The National Academy of Medicine currently recommends that people get 600 IU of vitamin D daily, Dong said. The researchers chose 2,000 IU because they suspected that might be the best dose, and 4,000 IU because that's the highest level before people start experiencing toxic effects.
Also, previous studies have shown that, taken daily, 2,000 IU and 4,000 IU doses of vitamin D can bring a vitamin-deficient person's levels of vitamin D back within a normal range, the study authors noted.
Those in the study who took 4,000 IU daily -- more than six times the currently recommended amount -- experienced a 10.4 percent reduction in arterial stiffness within four months, the findings showed.
Those who took 2,000 IU a day experienced a 2 percent decrease in arterial stiffness during the same timeframe. People who took the currently recommended dose of 600 IU had a slight increase in arterial stiffness -- about 0.1 percent. Those who took the placebos had a 2.3 percent increase, according to the report.
No toxic effects were observed among people who took the larger doses of the vitamin, Dong said.
Vitamin D might help arterial health by blocking a hormone system that increases constriction of blood vessels, the researchers said. It also helps reduce inflammation, which has been linked to hardened arteries.
Dong expects that some whites also would benefit from vitamin D supplementation.
"We expect we would see similar effects in white people who have similar vitamin D deficiency and are overweight," he said.
However, taking handfuls of vitamin D will not excuse a person from eating right or exercising for their heart health, Dong added.
"I don't think vitamin D should be an alternative for any other lifestyle modifications," Dong said. "We need to exercise, we need to eat sensibly. Vitamin D is just like anything else. It could be helpful on top of those things. It cannot replace."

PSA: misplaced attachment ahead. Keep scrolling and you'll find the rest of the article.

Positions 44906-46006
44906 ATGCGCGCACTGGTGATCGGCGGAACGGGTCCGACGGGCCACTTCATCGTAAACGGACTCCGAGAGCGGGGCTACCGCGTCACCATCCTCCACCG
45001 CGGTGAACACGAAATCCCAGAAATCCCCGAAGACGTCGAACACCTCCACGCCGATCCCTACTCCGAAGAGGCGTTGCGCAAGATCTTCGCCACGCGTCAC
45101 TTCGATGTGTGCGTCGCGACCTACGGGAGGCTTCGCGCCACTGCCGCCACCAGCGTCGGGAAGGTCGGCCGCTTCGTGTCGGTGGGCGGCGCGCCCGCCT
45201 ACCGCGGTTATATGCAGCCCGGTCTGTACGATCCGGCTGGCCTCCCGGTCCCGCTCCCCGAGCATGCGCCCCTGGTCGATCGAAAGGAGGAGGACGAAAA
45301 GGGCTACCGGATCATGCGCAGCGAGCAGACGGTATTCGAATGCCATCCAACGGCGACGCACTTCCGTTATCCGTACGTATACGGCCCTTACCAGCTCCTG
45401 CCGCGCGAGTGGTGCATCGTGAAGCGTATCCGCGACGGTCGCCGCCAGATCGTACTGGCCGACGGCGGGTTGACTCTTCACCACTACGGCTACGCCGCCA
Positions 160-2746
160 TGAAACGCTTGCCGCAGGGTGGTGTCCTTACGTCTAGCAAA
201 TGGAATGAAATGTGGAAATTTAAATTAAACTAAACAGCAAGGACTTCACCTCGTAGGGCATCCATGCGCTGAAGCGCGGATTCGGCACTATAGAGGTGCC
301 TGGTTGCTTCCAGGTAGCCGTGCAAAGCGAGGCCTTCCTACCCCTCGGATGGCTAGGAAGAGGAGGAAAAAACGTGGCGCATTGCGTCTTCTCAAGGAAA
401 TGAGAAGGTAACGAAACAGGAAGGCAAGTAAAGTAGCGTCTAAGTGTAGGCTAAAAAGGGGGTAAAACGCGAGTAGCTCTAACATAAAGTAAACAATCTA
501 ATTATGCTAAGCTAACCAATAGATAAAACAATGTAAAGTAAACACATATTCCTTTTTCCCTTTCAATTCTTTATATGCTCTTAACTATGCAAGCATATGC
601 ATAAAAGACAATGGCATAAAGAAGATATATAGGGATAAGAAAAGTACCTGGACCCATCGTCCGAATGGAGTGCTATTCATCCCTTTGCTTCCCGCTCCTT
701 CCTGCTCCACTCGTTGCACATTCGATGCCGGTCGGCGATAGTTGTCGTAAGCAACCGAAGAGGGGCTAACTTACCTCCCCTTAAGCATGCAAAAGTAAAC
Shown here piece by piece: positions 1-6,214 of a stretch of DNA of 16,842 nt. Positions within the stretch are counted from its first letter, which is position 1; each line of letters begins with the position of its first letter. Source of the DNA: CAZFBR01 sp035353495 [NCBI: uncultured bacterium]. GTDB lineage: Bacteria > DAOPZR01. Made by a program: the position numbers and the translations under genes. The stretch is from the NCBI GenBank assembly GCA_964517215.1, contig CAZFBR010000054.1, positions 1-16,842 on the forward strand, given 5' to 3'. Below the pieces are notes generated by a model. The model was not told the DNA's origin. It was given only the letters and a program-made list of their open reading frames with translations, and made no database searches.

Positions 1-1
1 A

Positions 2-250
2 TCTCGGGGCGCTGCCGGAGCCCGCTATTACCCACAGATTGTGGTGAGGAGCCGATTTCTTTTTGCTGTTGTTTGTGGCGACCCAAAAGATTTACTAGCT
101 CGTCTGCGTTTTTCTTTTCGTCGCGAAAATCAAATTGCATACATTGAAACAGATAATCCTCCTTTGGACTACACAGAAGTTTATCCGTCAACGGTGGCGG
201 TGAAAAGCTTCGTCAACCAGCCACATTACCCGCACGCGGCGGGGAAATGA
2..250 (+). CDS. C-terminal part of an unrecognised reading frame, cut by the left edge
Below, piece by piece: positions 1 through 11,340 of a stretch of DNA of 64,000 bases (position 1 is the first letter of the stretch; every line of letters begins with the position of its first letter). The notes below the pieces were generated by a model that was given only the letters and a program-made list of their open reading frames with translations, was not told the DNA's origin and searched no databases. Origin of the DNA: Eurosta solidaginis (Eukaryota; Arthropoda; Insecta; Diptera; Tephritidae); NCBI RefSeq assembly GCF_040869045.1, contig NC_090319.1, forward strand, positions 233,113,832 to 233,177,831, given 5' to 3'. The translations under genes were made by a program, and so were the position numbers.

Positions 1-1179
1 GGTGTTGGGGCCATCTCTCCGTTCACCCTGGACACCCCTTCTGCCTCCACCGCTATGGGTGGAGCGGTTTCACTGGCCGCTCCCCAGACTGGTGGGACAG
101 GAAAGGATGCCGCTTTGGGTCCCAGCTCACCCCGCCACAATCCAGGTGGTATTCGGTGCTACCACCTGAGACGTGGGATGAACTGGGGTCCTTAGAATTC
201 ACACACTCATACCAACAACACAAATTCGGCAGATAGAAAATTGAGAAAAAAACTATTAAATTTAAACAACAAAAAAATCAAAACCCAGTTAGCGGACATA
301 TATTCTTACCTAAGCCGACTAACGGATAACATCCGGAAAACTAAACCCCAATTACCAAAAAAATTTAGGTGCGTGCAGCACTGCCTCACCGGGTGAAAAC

These findings, however, present an opportunity to ward off heart disease in younger people at high risk, said Dr. Robert Eckel, director of the University of Colorado Hospital's Lipid Clinic.
Hardening of the arteries tends to be irreversible in older people who already have large amounts of arterial plaque as well as health problems such as diabetes and high cholesterol, Eckel said. This study, though, focused mainly on people in their 20s, he noted.
"Looking at vitamin D earlier in life -- before there's a lot of cardiovascular disease on board -- could be an encouraging improvement," said Eckel, who was not involved with the new study. "We're talking about primary prevention here."
The study participants should be tracked to see if their more flexible arteries translate to lower rates of heart disease and stroke later in life, Eckel said. Future trials should also examine the effects of vitamin D on other races and ethnic groups, he said.
The study was published online recently in the journal PLOS One.
More information
The U.S. Office of Dietary Supplements has more on vitamin D.
Copyright © 2018 HealthDay. All rights reserved.

No comments:

Post a Comment